The idea of left brain and right brain thinking originated with the work of a number of physicians in the 1800s. Pierre Paul Broca, a French physician studied patients suffering from aphasia, inability to speak due to brain injuries. He pinpointed Broca’s area, a region on the front left side of the brain that functioned in the production speech. A few years later, Carl Wernicke uncovered another area on the back left side also responsible for language processing. Damage to Wernicke’s area would result in inability to comprehend language. Then, an area on the underside of the brain was found essential for recognizing people’s faces, and the scramble was on for mapping brain functions . Enter pop psychology. Soon the task each hemisphere was suppose to perform were drawn down the lines of imagination versus logic. According to Carl Zimmer ” People were tagged as “right brains” if they could draw and “left brains” if they were analytical.”
Roger W. Sperry, awarded the 1981 Nobel Prize for split brain research, discovered that the left and right hemisphere of the brain learned and remembered different events. When the corpus callosum was cut in epileptic patients, disconnecting the two hemispheres of the brain, the cognitive abilities of these patients changed slightly. They were unable to name objects when viewed with only right eye leading him to propose that language was processed on left side of brain. However, it turned out that some functions of language, such as intonation, are dependent of the right side of the brain.
Apparently ability to use both sides of brain, with their intricate interdependence, together for a single task is a hall mark of “gifted” ability in math. For average people the left hemisphere of the brain is better at processing visual “parts,” and the right hemisphere is better at analyzing visual “wholes.” But joint research by psychologists at the U.S. Army and the University of Melbourne found that mathematically gifted teens did better than average teens on tests that required the two hemispheres of the brain to cooperate. Could the same be true for creativity? According to Michael O’Boyle, PhD, of Melbourne University, “Various expressions of exceptionality, such as giftedness in math, music or art, may be the by-product of a brain that has functionally organized itself in a qualitatively different way than the usual left/right hemispheric asymmetry.” His findings definitely points to the advantage of being able to perform functions that are typically dominated by one side or the other using both sides of the brain.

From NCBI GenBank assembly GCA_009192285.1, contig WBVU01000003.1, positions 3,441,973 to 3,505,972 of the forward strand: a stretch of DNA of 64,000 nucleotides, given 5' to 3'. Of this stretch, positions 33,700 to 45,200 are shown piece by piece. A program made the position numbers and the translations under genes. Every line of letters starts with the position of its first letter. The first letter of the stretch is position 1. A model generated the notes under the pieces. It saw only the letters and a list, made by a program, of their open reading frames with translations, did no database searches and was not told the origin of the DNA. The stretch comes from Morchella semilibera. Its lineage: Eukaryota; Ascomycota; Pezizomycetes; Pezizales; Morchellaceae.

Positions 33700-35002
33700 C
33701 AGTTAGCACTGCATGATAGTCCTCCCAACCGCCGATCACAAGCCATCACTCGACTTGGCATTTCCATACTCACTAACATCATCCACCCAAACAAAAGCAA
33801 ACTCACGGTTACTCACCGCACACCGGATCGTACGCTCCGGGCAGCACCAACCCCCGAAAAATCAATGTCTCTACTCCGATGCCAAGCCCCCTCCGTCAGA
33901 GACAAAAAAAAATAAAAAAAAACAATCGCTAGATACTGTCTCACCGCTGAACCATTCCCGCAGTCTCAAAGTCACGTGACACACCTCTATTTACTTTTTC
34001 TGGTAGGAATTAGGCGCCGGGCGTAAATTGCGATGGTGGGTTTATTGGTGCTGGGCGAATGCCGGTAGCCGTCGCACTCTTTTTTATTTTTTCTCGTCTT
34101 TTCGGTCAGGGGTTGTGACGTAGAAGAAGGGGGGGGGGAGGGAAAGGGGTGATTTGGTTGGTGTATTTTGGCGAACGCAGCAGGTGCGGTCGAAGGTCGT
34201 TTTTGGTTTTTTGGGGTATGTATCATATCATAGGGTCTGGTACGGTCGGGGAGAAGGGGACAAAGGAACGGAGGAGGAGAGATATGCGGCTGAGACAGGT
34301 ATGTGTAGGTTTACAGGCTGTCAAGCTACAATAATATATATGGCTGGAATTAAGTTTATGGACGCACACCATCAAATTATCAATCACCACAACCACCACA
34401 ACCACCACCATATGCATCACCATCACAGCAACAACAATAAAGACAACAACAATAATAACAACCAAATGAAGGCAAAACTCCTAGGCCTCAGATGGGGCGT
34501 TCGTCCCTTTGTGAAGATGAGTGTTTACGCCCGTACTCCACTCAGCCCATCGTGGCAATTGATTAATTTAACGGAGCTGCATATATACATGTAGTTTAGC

O’Bolye’s research is not the only one that shows the right brain, left brain dichotomy between reason/logic and emotion/creativity is largely overblown. Dr. Jeff Anderson, director of the fMRI Neurosurgical Mapping Service at the University of Utah, says the preference to use one specific brain region more than other for particular functions can be documented using MRI brain scans. When his team examined brain scans of participants ages 7 to 29 they saw pockets of heavy neural traffic in certain key regions. However on average, both sides of the brain had similar amounts of neural networks and connectivity. The people examined where not predominantly right brained or left brained. What makes pinpointing the area in which creativity originates so difficult is the fact that creativity is not a single function. Dr. Anderson recently reported that “It is not the case that the left hemisphere is associated with logic or reasoning more than the right… Also creativity is no more processed in the right hemisphere than the left.”
So if someone asks you to concentrate on “right brain” thinking, remember, a whole is better than a half, especially when it comes to creativity.